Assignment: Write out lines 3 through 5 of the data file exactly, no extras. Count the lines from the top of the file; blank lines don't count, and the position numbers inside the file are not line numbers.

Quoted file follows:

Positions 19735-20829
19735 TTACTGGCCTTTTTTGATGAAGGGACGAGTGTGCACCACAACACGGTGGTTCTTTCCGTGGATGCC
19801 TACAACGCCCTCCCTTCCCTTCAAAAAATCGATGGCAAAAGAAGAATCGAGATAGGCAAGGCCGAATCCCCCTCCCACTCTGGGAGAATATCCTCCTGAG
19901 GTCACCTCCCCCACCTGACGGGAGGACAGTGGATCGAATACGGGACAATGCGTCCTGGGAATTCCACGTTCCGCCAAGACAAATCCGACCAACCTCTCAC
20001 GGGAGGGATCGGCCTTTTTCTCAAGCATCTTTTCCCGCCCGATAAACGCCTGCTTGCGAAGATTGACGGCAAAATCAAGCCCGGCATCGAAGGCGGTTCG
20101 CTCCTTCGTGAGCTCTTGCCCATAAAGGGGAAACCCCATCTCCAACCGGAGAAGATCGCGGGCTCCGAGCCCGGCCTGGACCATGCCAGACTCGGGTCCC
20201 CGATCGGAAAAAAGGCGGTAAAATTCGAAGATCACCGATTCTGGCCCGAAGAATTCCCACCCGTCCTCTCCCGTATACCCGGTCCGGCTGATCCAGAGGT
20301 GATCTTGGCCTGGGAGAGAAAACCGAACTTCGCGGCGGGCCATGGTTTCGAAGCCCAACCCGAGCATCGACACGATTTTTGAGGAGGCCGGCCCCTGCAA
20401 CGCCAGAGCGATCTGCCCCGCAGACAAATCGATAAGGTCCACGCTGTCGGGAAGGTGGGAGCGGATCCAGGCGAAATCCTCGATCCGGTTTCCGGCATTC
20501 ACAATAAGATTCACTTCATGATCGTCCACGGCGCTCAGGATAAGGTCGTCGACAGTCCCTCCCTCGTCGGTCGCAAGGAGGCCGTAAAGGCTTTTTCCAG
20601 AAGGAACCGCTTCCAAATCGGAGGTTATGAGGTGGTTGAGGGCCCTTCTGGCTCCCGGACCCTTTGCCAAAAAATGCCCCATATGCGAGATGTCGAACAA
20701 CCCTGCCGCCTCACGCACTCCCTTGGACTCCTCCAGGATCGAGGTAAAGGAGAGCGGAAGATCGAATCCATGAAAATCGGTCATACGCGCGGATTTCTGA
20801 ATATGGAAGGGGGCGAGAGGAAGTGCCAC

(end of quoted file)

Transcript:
19801 TACAACGCCCTCCCTTCCCTTCAAAAAATCGATGGCAAAAGAAGAATCGAGATAGGCAAGGCCGAATCCCCCTCCCACTCTGGGAGAATATCCTCCTGAG
19901 GTCACCTCCCCCACCTGACGGGAGGACAGTGGATCGAATACGGGACAATGCGTCCTGGGAATTCCACGTTCCGCCAAGACAAATCCGACCAACCTCTCAC
20001 GGGAGGGATCGGCCTTTTTCTCAAGCATCTTTTCCCGCCCGATAAACGCCTGCTTGCGAAGATTGACGGCAAAATCAAGCCCGGCATCGAAGGCGGTTCG